The Employment Appeal Tribunal (“EAT”) recently considered, in the case... Read More
Is it discriminatory for an employee to be dismissed for not working weekends?
The Employment Appeal Tribunal (“EAT”) has considered in the case of Dobson v North Cumbria Integrated Care NHS Foundation Trust whether an employee had been subjected to indirect sex discrimination when she was dismissed for being unable to work on weekends in line with the Trust’s policy on flexible working.
The Claimant was employed by the Respondent, an NHS Foundation Trust, as a community nurse. The Claimant worked fixed days each week, however in 2016 the Respondent wanted to introduce more flexible working, which included a requirement that community nurses work flexibly and at the weekends. The Claimant was not able to do this because she had caring responsibilities for her three children, of which two are disabled. Following meetings to discuss these working arrangements and after explaining that she could not comply with this new policy, the Claimant was dismissed by the Respondent. The Claimant then brought claims of unfair dismissal and indirect discrimination to the Employment Tribunal (“ET”).
Under the Equality Act 2010, indirect discrimination is where a person (or here, an organisation) (A) discriminates against another (B) if A applies to B a provision, criterion or practice (“PCP”) which is discriminatory in relation to a relevant protected characteristic of B’s.
A PCP can be a number of things, but in this case it was the Respondent’s flexible working policy which was applied to the community nurses. The Claimant’s protected characteristic was her sex, as she sought to link this to her childcare responsibilities.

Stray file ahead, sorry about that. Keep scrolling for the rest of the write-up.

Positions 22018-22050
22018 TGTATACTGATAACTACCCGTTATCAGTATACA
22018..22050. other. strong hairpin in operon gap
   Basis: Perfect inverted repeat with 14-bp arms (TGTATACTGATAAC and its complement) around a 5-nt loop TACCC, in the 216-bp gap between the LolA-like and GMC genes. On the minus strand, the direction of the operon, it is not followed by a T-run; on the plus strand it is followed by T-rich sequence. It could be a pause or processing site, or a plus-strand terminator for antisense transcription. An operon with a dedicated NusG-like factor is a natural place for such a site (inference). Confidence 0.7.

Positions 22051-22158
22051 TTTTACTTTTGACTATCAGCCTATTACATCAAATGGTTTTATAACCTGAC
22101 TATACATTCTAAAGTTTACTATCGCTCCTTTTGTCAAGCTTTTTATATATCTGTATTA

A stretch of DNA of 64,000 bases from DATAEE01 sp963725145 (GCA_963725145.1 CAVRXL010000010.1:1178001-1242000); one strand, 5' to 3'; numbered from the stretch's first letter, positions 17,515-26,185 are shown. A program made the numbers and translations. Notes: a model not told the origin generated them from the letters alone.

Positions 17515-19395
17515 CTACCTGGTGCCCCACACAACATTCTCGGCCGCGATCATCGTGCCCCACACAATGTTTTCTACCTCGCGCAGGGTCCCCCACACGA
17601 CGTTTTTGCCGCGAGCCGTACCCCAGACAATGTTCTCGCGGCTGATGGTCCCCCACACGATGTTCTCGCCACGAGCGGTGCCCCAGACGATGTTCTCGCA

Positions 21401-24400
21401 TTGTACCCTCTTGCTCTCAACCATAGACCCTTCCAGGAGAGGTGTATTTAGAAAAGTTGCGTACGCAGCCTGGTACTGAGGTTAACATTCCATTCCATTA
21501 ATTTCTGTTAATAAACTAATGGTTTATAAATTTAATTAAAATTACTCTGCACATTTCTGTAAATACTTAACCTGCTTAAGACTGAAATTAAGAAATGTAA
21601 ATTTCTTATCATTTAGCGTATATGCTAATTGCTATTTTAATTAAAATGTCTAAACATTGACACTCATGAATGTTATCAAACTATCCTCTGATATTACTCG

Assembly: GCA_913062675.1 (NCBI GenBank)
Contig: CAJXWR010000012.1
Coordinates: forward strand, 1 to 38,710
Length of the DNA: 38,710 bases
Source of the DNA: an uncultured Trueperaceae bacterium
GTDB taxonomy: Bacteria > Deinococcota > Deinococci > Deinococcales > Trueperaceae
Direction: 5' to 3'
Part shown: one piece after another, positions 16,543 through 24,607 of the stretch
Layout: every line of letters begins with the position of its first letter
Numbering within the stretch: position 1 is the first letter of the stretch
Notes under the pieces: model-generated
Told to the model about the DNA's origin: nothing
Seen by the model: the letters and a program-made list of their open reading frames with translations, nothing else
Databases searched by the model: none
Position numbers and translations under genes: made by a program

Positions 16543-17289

Indirect discrimination can potentially be justified, but only where an employer can demonstrate that the PCP which they have applied is a proportionate means of achieving a legitimate aim. This could include ensuring the health, safety and welfare of employees or in order to meet the needs of the business and to run an efficient service.
The ET dismissed the claims, finding that in relation to the indirect sex discrimination claim that no evidence had been produced to support the argument that the PCP had put women at a particular disadvantage when compared to men. The Claimant appealed to the EAT.
The EAT allowed the appeal, deciding the ET’s findings on justification and unfair dismissal could not stand. The EAT concluded that the ET should have taken account of the fact that, because of their generally greater childcare responsibilities, women are less likely to be able to manage certain work patterns than men are and that this can limit their ability to work particular hours. Whilst this has not been recorded as part of any legislation, it is something which courts at all levels have taken note of for a number of years. The EAT also found that the ET should have considered the community nurses working across the Respondent as a whole, rather than looking solely at those who worked in the same team as the Claimant. The claim was remitted to the same ET for reconsideration.
This case is a useful illustration of the dangers in implementing a policy which affect fundamental aspects of the employment relationship (working hours in this particular case) which could be indirectly discriminatory, even where that is not the employer’s intention in the introduction of a particular policy.
This continues to be a developing area which will be of interest to many. In particular, it is worth highlighting that Working Families, a UK-based work-life balance charity was able to intervene in this case in order to make submissions on the “childcare disparity” issue to further their aim of removing barriers that those with caring responsibilities face in the workplace.
However, notwithstanding the important points which the EAT has made, given that this case has been remitted to the same ET to reconsider matters, it may still be that the Respondent can argue that the introduction of the policy in this particular case was a proportionate means of achieving a legitimate aim, for example in order to provide a safe and efficient service, which could a potential justification for this policy which would otherwise be indirectly discriminatory. For more information on diversity and discrimination issues, visit our services page here.